The parents did NOT do that. They came to Canada under a Super Visa, which is a very convenient way to be able to visit a family member living in Canada for up to 2 years at a time. And a Super Visa is usually given for periods of 5 to 10 years.
So, the first thing immigration officials would likely ask is: why didn’t they apply for PR under H&C reasons in the first place, rather than applying for a Super Visa? And specifically, what conditions in the parent’s home country would qualify them for H&C reasons?
A possible answer to these questions that could occur to immigration officials in Canada is that the parents consider themselves unlikely candidates for economic immigration, being 50 years old. So, a logical choice would be to be sponsored by their son under Family reunification, not H&C. However, to be sponsored under Family reunification – Sponsoring Parents and Grandparents – the son would have to meet strict income requirements and at 25 years old he may not yet be earning enough to qualify as a sponsor.
Remember that in a sponsorship application, both the sponsor and the sponsored relative (spouse, dependent child, parent, grandparent) have to apply and meet requirements, so one option would be for the parents to wait a few years until their son is earning a better income, one that would qualify him as a sponsor of his parents.
However, the parents and son seem to have chosen H&C as a possible shortcut. It should NOT be seen as an easy way and might even backfire on them. Let’s see how.
IRCC will look at a number of factors in deciding a case like this:
- Why did the son immigrate to Canada? Were there other factors aside from economic ones like political instability or social discrimination?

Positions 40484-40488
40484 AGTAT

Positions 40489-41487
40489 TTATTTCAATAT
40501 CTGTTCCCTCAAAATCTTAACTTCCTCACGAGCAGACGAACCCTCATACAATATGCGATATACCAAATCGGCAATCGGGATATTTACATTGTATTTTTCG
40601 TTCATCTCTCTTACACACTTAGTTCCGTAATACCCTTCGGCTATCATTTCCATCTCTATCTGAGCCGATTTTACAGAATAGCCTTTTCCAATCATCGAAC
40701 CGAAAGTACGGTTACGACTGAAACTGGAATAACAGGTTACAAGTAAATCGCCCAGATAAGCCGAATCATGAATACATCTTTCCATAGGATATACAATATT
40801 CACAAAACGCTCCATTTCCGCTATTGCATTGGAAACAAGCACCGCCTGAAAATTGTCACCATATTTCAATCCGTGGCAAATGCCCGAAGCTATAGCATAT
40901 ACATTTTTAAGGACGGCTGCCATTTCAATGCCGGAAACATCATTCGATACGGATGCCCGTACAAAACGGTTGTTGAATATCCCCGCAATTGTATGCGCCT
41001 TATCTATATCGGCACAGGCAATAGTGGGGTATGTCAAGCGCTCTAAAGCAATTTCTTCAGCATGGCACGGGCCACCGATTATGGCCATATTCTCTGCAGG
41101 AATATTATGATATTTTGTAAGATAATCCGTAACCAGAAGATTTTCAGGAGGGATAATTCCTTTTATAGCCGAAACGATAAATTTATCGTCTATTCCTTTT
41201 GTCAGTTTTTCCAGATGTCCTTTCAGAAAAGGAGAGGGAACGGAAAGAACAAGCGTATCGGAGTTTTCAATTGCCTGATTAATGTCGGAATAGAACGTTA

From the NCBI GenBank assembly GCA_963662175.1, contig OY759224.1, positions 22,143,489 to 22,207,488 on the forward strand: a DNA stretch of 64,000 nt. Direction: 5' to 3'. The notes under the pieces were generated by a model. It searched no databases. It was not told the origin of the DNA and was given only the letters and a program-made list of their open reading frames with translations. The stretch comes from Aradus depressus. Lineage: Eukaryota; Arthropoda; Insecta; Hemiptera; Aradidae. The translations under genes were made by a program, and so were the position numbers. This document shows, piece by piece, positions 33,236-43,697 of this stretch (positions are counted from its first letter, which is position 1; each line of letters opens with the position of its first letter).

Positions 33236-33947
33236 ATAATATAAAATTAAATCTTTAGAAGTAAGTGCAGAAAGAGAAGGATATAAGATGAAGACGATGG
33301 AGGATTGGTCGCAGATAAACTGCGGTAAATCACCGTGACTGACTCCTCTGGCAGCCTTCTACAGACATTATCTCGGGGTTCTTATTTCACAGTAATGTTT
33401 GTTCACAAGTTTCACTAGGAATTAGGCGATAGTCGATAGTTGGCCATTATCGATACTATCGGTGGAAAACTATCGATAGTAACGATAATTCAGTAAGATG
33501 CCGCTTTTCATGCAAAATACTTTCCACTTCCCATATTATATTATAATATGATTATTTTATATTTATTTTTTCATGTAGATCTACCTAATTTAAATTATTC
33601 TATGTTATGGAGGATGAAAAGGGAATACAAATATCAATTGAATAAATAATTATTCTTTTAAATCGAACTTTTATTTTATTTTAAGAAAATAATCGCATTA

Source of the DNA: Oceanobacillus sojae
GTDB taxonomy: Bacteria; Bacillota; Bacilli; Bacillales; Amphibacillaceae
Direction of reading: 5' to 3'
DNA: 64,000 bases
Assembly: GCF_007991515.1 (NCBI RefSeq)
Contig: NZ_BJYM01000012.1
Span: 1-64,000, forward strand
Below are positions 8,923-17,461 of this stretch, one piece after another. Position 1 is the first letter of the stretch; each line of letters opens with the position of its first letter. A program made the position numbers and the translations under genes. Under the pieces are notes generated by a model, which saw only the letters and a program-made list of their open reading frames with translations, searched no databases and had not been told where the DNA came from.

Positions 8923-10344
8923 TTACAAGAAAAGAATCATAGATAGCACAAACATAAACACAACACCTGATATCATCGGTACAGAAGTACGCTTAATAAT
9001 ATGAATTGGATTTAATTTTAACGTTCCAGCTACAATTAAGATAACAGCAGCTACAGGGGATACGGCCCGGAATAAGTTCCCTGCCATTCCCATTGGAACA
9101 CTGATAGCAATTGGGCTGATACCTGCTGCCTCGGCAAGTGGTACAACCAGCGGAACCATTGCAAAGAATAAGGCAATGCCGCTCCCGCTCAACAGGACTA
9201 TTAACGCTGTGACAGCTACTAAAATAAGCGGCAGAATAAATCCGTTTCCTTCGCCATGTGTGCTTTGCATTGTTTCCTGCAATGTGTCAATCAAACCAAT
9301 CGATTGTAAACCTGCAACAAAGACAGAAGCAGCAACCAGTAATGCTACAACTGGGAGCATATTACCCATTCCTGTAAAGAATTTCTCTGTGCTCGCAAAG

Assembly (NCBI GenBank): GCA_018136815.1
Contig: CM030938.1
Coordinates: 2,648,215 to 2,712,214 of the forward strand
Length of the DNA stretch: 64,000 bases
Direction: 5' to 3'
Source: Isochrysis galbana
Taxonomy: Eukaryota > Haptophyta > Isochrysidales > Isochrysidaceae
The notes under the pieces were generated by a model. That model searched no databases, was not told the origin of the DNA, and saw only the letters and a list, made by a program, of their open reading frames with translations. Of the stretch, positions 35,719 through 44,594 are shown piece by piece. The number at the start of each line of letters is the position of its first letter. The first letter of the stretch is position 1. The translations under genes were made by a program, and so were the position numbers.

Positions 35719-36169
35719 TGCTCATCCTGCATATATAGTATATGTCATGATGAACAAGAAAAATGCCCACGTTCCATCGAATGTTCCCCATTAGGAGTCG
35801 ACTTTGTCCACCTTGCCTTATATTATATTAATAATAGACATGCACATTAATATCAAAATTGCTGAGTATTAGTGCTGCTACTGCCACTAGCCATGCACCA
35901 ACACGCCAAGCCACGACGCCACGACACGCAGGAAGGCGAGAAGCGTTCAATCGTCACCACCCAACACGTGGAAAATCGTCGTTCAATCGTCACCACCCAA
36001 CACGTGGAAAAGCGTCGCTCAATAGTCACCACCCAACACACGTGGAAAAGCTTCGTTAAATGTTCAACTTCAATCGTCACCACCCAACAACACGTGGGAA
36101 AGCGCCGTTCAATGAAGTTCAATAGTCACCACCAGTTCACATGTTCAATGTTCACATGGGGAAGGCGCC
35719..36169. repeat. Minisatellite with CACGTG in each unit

- How well-established are the parents in their home country? Do they have reasonably good incomes or a business and do they own their home?
- Do the parents have siblings or even parents/uncles/aunts etc. that could help and support them in their home country?
- Has there been any traumatic personal situation – like the death of a child – that has made the parents emotionally vulnerable and in great need of being with their only son (in this case also their only remaining son)?
- Why isn’t a Super Visa good enough for them?
- Has the son, in fact, previously applied to sponsor them and been unsuccessful?
Remember that to be accepted under Humanitarian & Compassionate grounds the Supreme Court of Canada has clearly stated that:
The meaning of the phrase “humanitarian and compassionate considerations” was first discussed by the Immigration Appeal Board in the case of Chirwa v. Canada (Minister of Citizenship and Immigration) (1970), 4 I.A.C. 338. The first Chair of the Board, Janet Scott, held that humanitarian and compassionate considerations refer to “those facts, established by the evidence, which would excite in a reasonable man [sic] in a civilized community a desire to relieve the misfortunes of another — so long as these misfortunes ‘warrant the granting of special relief’ from the effect of the provisions of the Immigration Act”:
So, you would have to reasonably sure that the parents situation in their home country would impel in others a desire to relieve their misfortunes. In general, those have to be situations like civil war or political persecution or social discrimination of a fairly aggressive nature. The basic facts of our case do not seem to suggest anything of the sort. But, if you can prove something of this sort, or some extreme personal trauma on the part of the parents and their family, you might have a chance. But the odds are not good.
The best strategy would instead be for the son to apply to sponsor them when he feels his income is sufficient.